Just Williams

In Am­bridge, where my heart is, there are no cam­eras, ergo no need to shave or hold in my stom­ach as Justin El­liott

The Daily Telegraph - Telegraph Magazine - - NEWS - Ac­tor Simon Williams is our new colum­nist

Simon Williams on flit­ting between Al­bert Square and Am­bridge

BY BE­ING CAST as a mys­te­ri­ously malev­o­lent posh (and there­fore vil­lain­ous) char­ac­ter in Easten­ders, I have won the ap­pro­ba­tion of my brother Hugo, the renowned poet, who loves the show and tells me that he sees it as ‘a post­mod­ern vari­able’. I’ve never been sure when his tongue is in his cheek. I tell him that I see it as Game of Thrones with cos­tumes from TK Maxx.

In the scripts to date I am re­ferred to enig­mat­i­cally as ‘The Chair­man’. I have no name, but the script depart­ment have lent a kindly ear to my re­quest, and I am now look­ing for­ward to see­ing my brother splut­ter over his post­mod­ern Pot Noo­dle when he hears that The Chair­man has been anointed: Hugo.

I have ob­vi­ously signed an NDA re­gard­ing the plot, but even with the truth drug cours­ing through my veins I couldn’t b egin to give away any se­crets – not least be­cause I re­ally haven’t a clue what’s go­ing on. I wear good suits and heavy glasses, and I don’t do smil­ing. Per­haps Hugo has come to Wal­ford to give elo­cu­tion lessons as they pre­pare for gen­tri­fi­ca­tion. Hav­ing watched the show for some time and seen the in­te­rior of most of the houses on Al­bert Square, I reckon the wily busi­ness­man could make a killing with a Far­row & Ball fran­chise – my dear, some of those wall­pa­pers are just so de trop, aren’t they?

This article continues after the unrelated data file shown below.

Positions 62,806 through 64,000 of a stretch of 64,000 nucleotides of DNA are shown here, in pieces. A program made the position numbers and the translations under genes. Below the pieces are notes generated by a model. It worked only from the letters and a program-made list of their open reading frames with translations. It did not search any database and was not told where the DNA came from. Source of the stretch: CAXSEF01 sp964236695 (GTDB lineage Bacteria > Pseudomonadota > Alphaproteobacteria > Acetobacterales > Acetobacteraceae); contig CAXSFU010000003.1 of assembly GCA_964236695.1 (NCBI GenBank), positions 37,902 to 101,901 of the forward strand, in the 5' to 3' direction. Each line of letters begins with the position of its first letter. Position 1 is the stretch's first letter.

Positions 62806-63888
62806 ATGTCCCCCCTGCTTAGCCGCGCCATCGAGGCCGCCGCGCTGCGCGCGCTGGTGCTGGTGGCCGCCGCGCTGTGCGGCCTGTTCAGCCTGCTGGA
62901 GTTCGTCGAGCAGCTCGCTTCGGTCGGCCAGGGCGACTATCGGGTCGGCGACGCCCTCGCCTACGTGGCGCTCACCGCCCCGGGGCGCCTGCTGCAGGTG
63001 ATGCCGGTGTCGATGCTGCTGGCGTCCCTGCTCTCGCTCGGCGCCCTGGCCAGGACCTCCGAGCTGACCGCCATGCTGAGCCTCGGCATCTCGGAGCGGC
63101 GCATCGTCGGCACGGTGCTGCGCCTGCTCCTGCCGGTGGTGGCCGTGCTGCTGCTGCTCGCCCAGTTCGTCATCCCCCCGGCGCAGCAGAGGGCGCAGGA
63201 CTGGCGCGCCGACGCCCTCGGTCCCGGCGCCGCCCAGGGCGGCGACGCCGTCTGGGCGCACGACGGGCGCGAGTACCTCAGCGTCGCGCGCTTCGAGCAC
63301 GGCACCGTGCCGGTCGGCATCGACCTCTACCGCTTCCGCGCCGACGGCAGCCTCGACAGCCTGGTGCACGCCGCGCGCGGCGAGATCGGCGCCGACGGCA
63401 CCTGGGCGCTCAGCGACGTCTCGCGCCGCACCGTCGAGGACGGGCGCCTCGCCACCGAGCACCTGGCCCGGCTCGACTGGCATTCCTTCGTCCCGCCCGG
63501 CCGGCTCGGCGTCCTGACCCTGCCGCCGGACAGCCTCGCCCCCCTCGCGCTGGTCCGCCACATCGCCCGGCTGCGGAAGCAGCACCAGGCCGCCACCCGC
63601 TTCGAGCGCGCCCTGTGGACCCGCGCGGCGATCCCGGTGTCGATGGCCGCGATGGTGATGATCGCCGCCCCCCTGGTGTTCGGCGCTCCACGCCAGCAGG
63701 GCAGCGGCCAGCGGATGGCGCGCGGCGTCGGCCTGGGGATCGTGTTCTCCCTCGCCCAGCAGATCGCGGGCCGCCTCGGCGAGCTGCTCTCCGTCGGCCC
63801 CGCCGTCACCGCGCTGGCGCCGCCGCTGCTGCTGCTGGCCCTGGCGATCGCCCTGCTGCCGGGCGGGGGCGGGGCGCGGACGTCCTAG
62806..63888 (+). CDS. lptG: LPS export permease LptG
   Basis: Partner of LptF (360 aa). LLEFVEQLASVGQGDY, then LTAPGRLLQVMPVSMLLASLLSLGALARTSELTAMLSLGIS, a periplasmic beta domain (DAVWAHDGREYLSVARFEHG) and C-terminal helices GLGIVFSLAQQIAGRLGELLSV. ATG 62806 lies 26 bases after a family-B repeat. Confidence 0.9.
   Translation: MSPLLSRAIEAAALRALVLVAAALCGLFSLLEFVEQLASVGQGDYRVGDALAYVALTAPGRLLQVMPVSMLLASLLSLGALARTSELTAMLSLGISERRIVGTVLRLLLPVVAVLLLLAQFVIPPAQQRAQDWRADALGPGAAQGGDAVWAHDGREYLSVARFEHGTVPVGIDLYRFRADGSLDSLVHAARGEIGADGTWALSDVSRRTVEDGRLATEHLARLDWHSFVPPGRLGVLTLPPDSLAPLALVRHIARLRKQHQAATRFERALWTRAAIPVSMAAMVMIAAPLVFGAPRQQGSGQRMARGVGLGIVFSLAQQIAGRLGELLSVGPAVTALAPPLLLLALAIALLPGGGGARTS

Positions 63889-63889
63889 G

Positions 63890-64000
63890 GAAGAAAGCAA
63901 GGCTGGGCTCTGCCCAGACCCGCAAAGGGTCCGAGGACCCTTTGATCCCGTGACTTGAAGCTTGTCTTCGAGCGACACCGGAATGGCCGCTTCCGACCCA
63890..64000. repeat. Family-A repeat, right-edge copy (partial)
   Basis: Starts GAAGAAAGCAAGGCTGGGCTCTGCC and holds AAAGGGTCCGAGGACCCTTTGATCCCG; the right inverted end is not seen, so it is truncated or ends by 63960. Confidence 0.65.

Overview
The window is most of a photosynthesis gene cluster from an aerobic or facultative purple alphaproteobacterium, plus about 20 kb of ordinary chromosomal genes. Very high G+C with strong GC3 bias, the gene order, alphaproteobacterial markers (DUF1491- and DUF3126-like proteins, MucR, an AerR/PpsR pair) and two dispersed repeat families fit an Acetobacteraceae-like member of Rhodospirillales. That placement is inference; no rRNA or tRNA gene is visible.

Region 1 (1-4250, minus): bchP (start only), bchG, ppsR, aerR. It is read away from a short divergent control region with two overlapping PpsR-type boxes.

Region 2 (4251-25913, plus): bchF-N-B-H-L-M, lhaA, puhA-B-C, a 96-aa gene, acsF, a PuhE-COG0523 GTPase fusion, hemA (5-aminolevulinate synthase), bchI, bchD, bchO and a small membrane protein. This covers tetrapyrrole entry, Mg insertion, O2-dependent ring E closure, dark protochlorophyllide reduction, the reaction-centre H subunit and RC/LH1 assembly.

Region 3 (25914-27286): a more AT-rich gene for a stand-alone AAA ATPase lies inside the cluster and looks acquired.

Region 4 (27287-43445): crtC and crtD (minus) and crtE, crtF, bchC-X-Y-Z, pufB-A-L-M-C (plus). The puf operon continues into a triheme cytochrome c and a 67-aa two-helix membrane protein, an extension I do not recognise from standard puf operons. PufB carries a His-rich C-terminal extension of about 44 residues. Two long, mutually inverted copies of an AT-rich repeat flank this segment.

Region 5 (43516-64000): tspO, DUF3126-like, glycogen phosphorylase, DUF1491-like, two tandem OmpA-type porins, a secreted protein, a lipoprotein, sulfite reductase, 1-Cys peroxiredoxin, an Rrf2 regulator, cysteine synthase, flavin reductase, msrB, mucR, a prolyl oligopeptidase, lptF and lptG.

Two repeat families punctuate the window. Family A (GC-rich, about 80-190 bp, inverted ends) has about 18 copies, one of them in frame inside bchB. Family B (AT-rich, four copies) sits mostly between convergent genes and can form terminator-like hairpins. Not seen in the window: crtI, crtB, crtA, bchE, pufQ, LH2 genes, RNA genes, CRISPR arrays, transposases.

Walk­ing into The Queen Vic for the first time was déjà vu with bells on. The cast were friendly be­yond the call of duty as they slipped ef­fort­lessly in and out of their fa­mous al­ter egos. There’s no time for any of the usual flim­flam – like mo­ti­va­tion. The ul­tra-cool Danny Dyer even uses rhyming slang in real life. Linda Henry as the savvy Shirley Carter could go toe to toe with Maggie Smith in a thrilling clash of the ma­tri­archs – Bel­gravia vs Wal­ford.

Nor­mally the lo­ca­tions I in­habit on film or tele­vi­sion are pretty grand (long gravel drives and rhodo­den­drons) and it’s easy to spot who the ac­tors are – they’re the ones in bon­nets and frock coats or at least tweed – but it’s not so easy in Al­bert Square, where cast and crew are in a per­ma­nent state of dress-down.

Mean­while, in Am­bridge, where my heart is, there are no cam­eras, ergo no need to shave or hold my stom­ach in as Justin El­liott. Best of all, I don’t have to learn the lines.

Re­cently, Justin and his fi­ancée, Lil­ian, have been given a num­ber of scenes on horse­back. Imag­ine: a win­dow­less stu­dio in the mid­dle of Birm­ing­ham, Sunny Or­monde (who plays Lil­ian) and I stand­ing in front of the mi­cro­phone with our legs astride in­vis­i­ble horses, clutch­ing our scripts for dear life as we strug­gle with our ris­ing trot. Ra­dio vérité. The sound tech­ni­cian in the booth will add the bird­song and hooves. There you have it: an ev­ery­day story of coun­try folk.

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